“A path is only a path, and there is no affront, to oneself or to others, in dropping it if that is what your heart tells you . . . Look at every path closely and deliberately. Try it as many times as you think necessary. Then ask yourself alone, one question . . . Does this path have a heart? If it does, the path is good; if it doesn’t it is of no use.” ― Carlos Castenada
Mazunte, Oaxaca, Mexico January – June 2014
I read the first 3 books by Carlos Castaneda, as many of my generation did, in the early 70’s. I remember well the profound feelings the books stirred in me. I also remember thinking they probably were not real stories about a real person (while also acknowledging that it was possible they might be). When I discovered Puerto Escondido I also decided I might like to read some of the other works by Carlos Castaneda that continued the saga, and I put one on my Kindle before heading south to Mazunte for what was to be my first stint out of the country upon retirement. I felt there was magic in the Mexican State of Oaxaca, of the kind spoken about in the books. I wished to explore what that was all about, for me, absent of anything in popular opinion or my own for that matter.
It was there, at the house, and in the surrounding area near Mazunte, a palpable presence. Subtle, to be sure, but absolutely in attendance. In (not on) the land, the sea, the air. It was the spirit in all things that I felt. The birds most certainly had it in them, but it was pervasive in an entirely different way than I had experienced before. When I would walk out my front door and enter the deserted peninsula that was the Nature Preserve it was barren of big living things. Yet the spirit of all things was there nonetheless. It is in the rocks, and the sand, and of course the trees. It is most certainly in the water, so vast and close at hand, and so endlessly inaccessible. I studied the sky at night as I never have been able to before, as I had a huge view of it, every night, from my patio on the second floor of the house, above the surrounding trees. I spent every evening watching the sun set on the ocean in front of me, and the gentle power of that was part of it as well. I would wake in the morning to the feel of the earth being shaken by the power of the waves breaking on the beach 200 feet below. I would take my coffee outside and sit under the palapa and stare at the water and admire the flora and it was all around me.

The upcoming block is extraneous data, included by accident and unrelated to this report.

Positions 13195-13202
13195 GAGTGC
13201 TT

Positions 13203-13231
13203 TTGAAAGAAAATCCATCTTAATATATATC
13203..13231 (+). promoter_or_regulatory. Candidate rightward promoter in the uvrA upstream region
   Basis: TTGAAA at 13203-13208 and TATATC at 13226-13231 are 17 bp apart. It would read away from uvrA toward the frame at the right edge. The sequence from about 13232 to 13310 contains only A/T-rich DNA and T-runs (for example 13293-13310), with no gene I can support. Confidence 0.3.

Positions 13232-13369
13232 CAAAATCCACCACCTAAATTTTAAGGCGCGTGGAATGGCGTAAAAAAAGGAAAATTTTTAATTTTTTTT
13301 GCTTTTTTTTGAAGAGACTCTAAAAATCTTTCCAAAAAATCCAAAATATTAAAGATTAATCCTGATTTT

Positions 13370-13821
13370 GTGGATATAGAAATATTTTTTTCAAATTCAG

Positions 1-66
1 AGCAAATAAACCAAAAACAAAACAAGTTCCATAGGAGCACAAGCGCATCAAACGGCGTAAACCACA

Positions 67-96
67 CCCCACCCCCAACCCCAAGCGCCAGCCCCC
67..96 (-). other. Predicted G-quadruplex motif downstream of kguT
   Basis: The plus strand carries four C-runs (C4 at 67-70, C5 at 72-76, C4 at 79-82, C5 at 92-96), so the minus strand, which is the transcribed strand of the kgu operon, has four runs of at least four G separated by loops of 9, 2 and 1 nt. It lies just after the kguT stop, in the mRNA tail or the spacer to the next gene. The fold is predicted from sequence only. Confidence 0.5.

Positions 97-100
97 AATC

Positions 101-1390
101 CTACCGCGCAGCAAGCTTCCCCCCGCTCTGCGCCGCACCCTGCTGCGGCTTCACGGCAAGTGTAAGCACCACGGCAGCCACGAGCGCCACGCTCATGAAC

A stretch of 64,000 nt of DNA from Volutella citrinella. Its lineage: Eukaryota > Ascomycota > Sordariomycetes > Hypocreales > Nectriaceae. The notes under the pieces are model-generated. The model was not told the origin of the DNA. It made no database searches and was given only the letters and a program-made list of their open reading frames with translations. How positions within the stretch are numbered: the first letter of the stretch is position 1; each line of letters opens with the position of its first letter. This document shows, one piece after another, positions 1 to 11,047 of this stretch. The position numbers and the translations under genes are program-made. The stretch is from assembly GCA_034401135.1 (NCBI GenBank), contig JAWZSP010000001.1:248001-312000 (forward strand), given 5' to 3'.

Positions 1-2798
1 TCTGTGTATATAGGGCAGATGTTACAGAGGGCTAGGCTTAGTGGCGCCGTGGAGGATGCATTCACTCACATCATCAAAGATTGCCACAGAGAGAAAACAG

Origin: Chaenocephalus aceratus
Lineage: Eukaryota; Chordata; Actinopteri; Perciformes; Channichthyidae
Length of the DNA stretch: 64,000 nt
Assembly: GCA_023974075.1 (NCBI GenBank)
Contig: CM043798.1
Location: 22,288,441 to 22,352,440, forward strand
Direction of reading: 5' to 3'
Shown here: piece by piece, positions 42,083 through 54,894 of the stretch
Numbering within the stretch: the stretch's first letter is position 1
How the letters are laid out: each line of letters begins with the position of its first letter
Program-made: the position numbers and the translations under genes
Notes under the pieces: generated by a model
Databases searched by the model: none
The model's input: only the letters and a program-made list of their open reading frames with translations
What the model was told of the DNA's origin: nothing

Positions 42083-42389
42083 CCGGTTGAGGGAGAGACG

It was peaceful, and it was nature, so it was also violent. The two things do coexist. It is about balance. Gathering nourishment in nature (we call it eating) is a simple transfer of energy. Our intelligence allows us to examine our environment in a way many creatures do not. One result is that we often are fearful for our well being. For most living beings fear is not a part of life. Defense is, but not fear. And when it ends, as it must, energy is transferred.
Life is much more than what we usually associate it with, the moving things. It is bigger than that. I felt it here. You probably have too, if you pay attention you must. It is easier to feel when one is apart from the frenzy of large groups of humans, but not impossible. Most towns and cities create parks for that reason.
These pictures don’t really speak well on the subject, but perhaps a few may give a bit of a hint.